We are worried about those flood victims who have not received any government relief yet, according to reports. It is unfortunate that amidst the pandemic, floods have wreaked havoc across the nation, and countless people have been made homeless as a result. Many of the victims took shelter on dams, dykes and educational institutions during the flood, and some have returned to their place of residence when the water receded, only to find their homes and croplands damaged or even worse, devoured by the mighty rivers. The flood-hit people, mostly from Bogura, Nilphamari and Sylhet, are in desperate conditions without any means of income or government assistance, while spending their days under the open skies.
According to the National Disaster Response Coordination Centre, over 54 lakh people under 163 upazilas of 33 districts have been affected by floodwater and the government has so far allocated Tk 4.18 crore, 16,510 tonnes of rice, Tk 2.88 crore for fodder and Tk 1.40 crore for baby food for people in the flood-affected districts. Moreover, 300 bundles of corrugated iron sheets and Tk 9 lakh have been allocated for rebuilding the victims' houses. While it is reassuring that aid is being provided, not everybody who needs them the most are receiving it. Add to that the severe shortage of medical facilities and supplies to address the increasing number of patients falling sick to waterborne diseases, and the fact that there is a lack of rehabilitation programmes for the victims, and it seems quite clear that their situation will only worsen.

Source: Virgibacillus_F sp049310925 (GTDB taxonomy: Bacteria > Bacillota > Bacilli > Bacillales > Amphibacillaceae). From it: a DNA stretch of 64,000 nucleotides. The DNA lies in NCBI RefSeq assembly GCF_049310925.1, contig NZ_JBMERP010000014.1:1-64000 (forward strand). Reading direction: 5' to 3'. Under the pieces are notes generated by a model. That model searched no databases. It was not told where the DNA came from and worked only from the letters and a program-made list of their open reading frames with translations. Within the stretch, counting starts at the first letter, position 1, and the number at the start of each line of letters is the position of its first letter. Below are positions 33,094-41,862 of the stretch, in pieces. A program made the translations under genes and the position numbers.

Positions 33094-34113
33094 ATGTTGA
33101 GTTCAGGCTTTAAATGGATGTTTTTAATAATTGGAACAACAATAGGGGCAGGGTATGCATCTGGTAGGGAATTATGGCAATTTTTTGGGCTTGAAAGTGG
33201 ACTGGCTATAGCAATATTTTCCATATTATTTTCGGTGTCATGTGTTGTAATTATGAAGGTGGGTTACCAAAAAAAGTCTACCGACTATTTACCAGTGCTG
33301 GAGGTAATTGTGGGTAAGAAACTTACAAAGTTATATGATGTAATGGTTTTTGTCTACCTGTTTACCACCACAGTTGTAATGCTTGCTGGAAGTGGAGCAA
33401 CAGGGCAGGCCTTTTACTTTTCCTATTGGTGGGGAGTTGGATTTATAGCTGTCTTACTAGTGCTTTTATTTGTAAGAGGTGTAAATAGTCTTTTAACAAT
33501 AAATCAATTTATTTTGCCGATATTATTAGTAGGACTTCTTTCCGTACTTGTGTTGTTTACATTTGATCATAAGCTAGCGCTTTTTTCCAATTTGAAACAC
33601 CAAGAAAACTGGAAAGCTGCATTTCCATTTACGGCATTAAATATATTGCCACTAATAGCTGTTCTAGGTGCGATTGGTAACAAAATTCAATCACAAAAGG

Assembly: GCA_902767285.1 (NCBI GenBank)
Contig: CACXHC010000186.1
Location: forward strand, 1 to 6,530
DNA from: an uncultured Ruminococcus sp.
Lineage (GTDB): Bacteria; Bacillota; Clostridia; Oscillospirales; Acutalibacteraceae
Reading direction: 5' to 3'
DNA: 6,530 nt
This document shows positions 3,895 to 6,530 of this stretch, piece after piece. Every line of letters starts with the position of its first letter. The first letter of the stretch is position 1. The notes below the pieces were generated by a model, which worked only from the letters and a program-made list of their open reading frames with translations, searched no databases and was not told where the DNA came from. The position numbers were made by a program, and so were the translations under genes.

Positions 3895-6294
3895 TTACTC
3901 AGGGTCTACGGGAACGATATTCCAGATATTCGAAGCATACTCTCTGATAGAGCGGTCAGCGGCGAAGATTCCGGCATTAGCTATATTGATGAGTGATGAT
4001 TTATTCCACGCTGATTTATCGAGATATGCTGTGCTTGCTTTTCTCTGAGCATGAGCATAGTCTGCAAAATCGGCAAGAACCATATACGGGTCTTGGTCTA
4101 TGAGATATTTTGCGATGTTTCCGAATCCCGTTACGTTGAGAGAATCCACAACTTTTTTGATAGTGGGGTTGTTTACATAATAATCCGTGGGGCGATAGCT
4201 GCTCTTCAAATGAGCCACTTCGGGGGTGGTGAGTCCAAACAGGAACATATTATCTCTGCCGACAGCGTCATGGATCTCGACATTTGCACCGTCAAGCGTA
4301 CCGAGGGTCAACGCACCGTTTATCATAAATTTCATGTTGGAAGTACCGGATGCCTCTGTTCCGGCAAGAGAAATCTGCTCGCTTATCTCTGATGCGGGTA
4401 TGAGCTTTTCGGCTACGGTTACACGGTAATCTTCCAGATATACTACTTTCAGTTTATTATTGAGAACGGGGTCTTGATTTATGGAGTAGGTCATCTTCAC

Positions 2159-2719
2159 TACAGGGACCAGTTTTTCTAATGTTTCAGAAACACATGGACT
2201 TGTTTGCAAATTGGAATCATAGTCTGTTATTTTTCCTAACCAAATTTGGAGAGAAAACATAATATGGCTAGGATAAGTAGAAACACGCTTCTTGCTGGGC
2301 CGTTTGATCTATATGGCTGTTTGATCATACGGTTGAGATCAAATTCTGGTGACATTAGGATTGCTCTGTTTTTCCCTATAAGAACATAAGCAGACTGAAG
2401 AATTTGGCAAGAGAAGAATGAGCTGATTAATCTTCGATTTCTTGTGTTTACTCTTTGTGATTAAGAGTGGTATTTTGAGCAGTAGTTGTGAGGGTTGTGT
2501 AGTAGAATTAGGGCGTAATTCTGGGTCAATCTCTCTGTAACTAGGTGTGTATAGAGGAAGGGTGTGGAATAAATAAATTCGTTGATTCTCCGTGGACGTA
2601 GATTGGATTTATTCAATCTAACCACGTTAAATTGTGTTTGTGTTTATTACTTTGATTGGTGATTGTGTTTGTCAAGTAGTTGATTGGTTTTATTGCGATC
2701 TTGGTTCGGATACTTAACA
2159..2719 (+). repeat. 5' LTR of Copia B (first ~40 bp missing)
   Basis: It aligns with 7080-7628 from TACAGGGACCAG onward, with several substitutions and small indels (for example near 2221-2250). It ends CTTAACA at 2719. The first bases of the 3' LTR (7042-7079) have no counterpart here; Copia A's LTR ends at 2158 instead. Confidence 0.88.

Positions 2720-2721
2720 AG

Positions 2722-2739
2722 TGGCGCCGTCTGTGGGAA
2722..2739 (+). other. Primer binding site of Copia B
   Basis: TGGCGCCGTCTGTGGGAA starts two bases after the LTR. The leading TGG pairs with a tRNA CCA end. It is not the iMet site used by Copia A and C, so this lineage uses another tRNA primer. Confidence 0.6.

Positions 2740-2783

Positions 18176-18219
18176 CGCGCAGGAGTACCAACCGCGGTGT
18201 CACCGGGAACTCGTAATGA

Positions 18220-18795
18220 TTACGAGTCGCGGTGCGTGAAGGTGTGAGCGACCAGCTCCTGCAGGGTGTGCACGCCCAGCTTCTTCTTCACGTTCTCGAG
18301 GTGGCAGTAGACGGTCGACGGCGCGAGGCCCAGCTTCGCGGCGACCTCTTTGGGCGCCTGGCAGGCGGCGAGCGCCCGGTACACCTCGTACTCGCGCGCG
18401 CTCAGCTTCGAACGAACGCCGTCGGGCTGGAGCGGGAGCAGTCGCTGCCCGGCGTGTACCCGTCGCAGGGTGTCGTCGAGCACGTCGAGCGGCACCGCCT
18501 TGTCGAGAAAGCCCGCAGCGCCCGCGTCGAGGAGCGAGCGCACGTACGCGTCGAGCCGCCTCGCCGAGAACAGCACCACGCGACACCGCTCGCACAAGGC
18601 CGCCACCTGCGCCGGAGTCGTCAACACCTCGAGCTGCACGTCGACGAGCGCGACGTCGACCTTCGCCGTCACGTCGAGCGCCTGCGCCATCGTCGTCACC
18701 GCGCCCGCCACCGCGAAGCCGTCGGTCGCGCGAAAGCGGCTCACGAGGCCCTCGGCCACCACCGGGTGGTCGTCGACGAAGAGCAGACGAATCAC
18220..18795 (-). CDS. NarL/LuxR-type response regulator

Authorities claim that government aid—money and food—was mostly directed towards victims of river erosion, and they were also planning to provide corrugated iron sheets soon for rebuilding purposes following approval from the Ministry of Disaster Management and Relief. But what about the other victims who are suffering and who cannot afford to repair their destroyed homes? And what good will money do when they are unable to commute or purchase their necessities? As rehabilitation remains a far cry in many regions, and as the government is yet to identify all the affected people, most of the victims continue to suffer helplessly. Therefore, the government should allocate the necessary resources to all the flood-hit regions in order to provide systematic assistance immediately. Those affected do not have time to wait—they are hungry, homeless and without basic sanitation facilities. The government must help them build their homes again and address their needs now.